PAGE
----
Recovered from the Wayback Machine.
Some say our world faces the worst economic times since the Great Depression. Maybe so, maybe not, I’m not an economic expert. If we are facing the worst economic times since the Great Depression, then perhaps we should look to the lessons from that time in order to help us cope.
People did survive the Great Depression. Not only survive, but developed a physical and cultural heritage that still enriches us to this day. We ride on roads built during the times; our older citizens do no go penniless into retirement, nor lose everything they’ve saved when some bank fails; electricity spread, from city streets to remote farms, as did the population, from south to north, east to west. The greatest change of all, though, was in our government. The little fiefdoms of state, county, and town merged, under one federal government, which went from being a minor nuisance, to a major, and unifying, power. If you think that such action was wrong, spare a thought for the Civil Rights movement in order to understand why a strong, federal government is important.
The Depression inspired the writer, painter, and musician. John Steinbeck’s The Grapes of Wrath is still required reading in many schools, as is Of Mice and Men. Documentary photography reached its zenith in the 1930s, thanks in large part to grants from the US Farm Security Administration (FSA). The 1930s have also been termed the golden age of Hollywood, with the release of such classics as Snow White and the Seven Dwarfs, The Wizard of Oz, monster favorites Frankenstein and King Kong, and dramas, such as Mr. Smith Goes to Washington, Hell’s Angels, and Jezebel—not to mention Horse Feathers, from the Marx Brothers.
If people escaped the troubles of the times with movies, they embraced the Depression with the music of the time, including the bitingly satirical, We’re in the Money, and the song which became anthem for the times: Brother, Can You Spare a Dime, covered by artists ranging from Bing Crosby to Rudy Vallee, Charlie Palloy to Al Jolson. The reference to soldiers in the song reflects the anger felt by many World War I veterans, who felt betrayed by the country they served during war, and who participated in a protest now known as the Bonus March on DC in 1932, demanding immediate redemption of service certificates. Many of these veterans were now homeless, without jobs, and set up camp in a *Hooverville, a shanty town named for President Hoover, and located not far from the White House.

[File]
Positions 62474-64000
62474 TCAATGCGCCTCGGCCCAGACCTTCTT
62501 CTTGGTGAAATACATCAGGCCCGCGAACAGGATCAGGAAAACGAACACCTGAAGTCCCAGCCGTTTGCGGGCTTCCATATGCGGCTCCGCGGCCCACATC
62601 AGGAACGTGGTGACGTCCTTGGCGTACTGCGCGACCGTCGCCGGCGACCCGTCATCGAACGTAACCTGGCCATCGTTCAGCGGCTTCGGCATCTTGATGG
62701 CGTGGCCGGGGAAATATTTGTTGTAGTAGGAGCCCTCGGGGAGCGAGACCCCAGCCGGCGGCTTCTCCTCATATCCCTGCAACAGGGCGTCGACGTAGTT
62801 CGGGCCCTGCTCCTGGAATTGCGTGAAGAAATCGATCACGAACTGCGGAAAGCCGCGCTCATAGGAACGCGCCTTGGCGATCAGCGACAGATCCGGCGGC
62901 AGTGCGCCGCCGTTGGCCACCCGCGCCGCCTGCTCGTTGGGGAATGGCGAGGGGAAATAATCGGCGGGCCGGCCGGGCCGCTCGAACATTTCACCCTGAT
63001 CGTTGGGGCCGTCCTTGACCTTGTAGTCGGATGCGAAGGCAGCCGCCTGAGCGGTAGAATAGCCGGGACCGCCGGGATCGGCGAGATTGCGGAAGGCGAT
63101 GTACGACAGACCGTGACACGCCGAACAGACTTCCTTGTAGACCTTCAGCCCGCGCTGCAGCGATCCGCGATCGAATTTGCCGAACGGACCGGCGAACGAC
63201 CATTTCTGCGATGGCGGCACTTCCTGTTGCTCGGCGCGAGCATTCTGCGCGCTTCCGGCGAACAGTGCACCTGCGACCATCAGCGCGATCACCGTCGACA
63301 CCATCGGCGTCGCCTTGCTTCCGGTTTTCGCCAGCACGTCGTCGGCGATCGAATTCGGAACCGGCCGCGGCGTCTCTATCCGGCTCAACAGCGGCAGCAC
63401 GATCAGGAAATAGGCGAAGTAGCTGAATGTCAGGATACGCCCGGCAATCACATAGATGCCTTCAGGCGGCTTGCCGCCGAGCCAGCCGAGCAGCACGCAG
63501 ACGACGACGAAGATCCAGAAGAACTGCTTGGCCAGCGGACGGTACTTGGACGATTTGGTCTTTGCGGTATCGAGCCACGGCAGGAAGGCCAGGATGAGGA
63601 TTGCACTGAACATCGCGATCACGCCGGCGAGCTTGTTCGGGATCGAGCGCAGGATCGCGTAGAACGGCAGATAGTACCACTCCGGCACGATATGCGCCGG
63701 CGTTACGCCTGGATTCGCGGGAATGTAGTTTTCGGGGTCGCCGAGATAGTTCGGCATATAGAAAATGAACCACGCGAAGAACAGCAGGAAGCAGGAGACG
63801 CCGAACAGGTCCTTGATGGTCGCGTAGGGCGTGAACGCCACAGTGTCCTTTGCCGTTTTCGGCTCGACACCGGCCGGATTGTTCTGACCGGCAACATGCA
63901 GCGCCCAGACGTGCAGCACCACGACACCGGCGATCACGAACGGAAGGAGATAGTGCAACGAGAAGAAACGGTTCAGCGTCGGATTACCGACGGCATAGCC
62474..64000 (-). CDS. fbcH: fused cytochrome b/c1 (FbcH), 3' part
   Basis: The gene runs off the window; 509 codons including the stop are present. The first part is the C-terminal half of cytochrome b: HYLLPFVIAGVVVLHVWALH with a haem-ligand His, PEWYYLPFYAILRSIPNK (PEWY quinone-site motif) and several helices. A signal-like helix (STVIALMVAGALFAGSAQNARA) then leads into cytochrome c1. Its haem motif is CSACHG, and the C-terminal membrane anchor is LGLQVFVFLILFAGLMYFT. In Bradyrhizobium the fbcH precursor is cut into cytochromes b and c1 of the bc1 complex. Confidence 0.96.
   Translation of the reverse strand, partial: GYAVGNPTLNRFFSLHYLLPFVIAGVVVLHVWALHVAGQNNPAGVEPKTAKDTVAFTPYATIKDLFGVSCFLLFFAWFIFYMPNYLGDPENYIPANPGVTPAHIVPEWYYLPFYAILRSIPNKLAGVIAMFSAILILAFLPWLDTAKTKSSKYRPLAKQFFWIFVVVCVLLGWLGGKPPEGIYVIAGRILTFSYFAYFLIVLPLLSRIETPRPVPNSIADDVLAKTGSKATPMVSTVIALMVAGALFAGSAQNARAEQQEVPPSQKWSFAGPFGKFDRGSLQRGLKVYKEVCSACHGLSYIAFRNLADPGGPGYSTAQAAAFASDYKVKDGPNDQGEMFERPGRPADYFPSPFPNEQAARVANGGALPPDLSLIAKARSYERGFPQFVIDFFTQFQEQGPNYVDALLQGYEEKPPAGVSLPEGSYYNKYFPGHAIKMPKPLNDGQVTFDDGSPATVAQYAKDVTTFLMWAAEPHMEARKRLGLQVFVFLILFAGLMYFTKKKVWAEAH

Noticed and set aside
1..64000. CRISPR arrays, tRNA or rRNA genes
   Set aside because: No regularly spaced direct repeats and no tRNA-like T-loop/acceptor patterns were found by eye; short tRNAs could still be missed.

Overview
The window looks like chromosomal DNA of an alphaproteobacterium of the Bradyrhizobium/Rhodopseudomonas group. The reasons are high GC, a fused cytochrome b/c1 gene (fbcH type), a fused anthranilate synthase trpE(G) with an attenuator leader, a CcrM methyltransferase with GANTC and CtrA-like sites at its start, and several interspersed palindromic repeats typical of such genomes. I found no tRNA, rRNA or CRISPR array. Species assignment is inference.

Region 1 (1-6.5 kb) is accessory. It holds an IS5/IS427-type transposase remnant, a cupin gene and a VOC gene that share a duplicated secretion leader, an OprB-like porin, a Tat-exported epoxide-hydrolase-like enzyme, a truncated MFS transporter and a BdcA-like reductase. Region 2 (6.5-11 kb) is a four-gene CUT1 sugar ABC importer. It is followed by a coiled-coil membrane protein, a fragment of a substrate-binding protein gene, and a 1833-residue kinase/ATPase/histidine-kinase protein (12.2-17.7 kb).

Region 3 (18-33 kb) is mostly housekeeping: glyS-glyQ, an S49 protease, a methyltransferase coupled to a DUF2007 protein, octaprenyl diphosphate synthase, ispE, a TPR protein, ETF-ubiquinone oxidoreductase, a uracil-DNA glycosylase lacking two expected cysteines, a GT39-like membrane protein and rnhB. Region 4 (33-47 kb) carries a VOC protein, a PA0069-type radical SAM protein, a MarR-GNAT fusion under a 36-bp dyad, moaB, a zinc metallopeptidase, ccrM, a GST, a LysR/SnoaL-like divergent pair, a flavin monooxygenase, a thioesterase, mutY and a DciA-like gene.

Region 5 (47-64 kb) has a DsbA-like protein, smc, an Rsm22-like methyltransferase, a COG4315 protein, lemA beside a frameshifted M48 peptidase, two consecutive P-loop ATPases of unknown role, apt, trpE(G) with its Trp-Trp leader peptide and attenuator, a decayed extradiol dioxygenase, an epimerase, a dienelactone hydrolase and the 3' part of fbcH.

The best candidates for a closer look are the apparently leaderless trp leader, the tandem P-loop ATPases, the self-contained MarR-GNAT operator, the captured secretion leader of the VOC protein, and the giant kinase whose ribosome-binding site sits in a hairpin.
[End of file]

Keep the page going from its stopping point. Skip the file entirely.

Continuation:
The lyrics of Brother, Can You Spare a Dime said much about the times.
"Brother, Can You Spare a Dime," lyrics by Yip Harburg, music by Jay Gorney (1931) They used to tell me I was building a dream, and so I followed the mob, When there was earth to plow, or guns to bear, I was always there right on the job. They used to tell me I was building a dream, with peace and glory ahead, Why should I be standing in line, just waiting for bread? Once I built a railroad, I made it run, made it race against time. Once I built a railroad; now it's done. Brother, can you spare a dime? Once I built a tower, up to the sun, brick, and rivet, and lime; Once I built a tower, now it's done. Brother, can you spare a dime? Once in khaki suits, gee we looked swell, Full of that Yankee Doodly Dum, Half a million boots went slogging through Hell, And I was the kid with the drum! Say, don't you remember, they called me Al; it was Al all the time. Why don't you remember, I'm your pal? Buddy, can you spare a dime? Once in khaki suits, gee we looked swell, Full of that Yankee Doodly Dum, Half a million boots went slogging through Hell, And I was the kid with the drum! Say, don't you remember, they called me Al; it was Al all the time. Say, don't you remember, I'm your pal? Buddy, can you spare a dime?
Like the literature, and the roads, the music survives to this day, as George Michael will attest. Fortunately, the song will survive the experience.
I created The Frugal Algorithm for the same reason people sang Brother, Can You Spare a Dime in the 1930s—to face today’s difficult times head on. Rather than curl up in a fetal ball, waiting for some miracle to make the current economic situation go away, the Frugal Algorithm embraces the economy of today, and celebrates it as a way to redefine who we are.
We are too often seen as consumers in a disposable society, whose primary interest is what new toy to buy, and how much garbage we generate. When faced with difficult times, we buckle down reluctantly, anxiously waiting when the times are better and we can return to a time of “prosperity”, prosperity in this context meaning buying more stuff. Our societies are based on the concept that worth is measured in goods, and the ultimate health of the collective is based in gross national product and balance of trade. We work to buy, and we buy to work.
But what if we broke the cycle?